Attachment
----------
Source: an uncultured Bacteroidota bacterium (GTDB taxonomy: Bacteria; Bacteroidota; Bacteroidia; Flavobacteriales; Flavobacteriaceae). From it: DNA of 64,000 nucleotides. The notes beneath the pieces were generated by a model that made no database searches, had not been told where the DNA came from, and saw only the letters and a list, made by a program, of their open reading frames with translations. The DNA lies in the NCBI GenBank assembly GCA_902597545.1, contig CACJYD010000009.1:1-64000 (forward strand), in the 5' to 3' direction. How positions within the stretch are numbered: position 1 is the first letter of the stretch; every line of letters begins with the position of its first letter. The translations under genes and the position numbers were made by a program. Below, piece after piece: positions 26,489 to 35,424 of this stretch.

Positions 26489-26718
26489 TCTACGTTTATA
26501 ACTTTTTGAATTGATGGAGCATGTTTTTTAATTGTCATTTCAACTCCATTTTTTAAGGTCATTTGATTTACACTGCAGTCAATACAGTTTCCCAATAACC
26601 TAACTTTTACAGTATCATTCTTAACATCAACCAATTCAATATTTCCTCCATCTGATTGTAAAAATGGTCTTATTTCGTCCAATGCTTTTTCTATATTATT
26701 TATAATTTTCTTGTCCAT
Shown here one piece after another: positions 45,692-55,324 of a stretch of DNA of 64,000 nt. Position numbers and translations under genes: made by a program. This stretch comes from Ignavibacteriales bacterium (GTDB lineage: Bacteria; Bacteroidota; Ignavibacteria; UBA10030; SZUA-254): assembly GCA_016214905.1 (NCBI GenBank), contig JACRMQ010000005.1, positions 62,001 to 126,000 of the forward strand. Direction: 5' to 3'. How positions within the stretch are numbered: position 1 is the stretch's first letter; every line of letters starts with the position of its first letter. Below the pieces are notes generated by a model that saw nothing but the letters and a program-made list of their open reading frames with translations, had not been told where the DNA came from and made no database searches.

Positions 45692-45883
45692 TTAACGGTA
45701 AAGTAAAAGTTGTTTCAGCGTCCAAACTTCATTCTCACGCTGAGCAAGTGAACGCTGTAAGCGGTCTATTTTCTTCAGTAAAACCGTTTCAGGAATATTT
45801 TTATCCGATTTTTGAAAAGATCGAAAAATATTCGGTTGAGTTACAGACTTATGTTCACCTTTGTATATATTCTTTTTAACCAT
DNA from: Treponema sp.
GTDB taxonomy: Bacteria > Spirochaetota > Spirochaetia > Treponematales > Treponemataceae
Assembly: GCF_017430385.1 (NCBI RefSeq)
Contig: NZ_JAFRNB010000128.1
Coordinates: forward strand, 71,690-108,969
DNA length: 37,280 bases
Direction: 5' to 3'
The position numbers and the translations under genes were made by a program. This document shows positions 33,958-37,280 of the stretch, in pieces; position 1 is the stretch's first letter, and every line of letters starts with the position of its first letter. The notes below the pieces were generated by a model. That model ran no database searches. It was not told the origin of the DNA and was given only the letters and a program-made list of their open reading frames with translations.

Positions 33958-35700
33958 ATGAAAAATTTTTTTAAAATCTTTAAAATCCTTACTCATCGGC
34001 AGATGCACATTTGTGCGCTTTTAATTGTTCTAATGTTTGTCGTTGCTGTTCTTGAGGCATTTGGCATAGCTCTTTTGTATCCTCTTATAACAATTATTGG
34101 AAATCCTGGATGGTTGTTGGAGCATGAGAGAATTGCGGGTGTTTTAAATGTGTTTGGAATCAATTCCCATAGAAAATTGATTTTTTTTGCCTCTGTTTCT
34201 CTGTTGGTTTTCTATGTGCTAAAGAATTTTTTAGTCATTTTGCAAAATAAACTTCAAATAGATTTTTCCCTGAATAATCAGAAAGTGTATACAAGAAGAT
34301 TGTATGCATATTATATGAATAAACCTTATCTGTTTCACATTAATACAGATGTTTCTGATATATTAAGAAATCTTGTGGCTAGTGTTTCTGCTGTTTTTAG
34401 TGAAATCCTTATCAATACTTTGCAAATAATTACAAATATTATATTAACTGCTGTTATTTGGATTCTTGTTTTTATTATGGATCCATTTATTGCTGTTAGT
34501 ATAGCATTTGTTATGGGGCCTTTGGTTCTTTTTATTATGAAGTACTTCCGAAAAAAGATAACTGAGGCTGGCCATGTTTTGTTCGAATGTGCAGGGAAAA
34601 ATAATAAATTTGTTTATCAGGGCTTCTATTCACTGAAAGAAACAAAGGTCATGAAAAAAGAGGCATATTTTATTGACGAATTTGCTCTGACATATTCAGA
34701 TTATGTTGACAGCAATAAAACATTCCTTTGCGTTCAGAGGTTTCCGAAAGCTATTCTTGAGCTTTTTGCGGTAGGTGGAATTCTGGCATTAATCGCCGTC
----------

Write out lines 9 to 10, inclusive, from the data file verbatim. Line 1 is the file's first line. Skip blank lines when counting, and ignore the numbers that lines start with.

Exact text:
45692 TTAACGGTA
45701 AAGTAAAAGTTGTTTCAGCGTCCAAACTTCATTCTCACGCTGAGCAAGTGAACGCTGTAAGCGGTCTATTTTCTTCAGTAAAACCGTTTCAGGAATATTT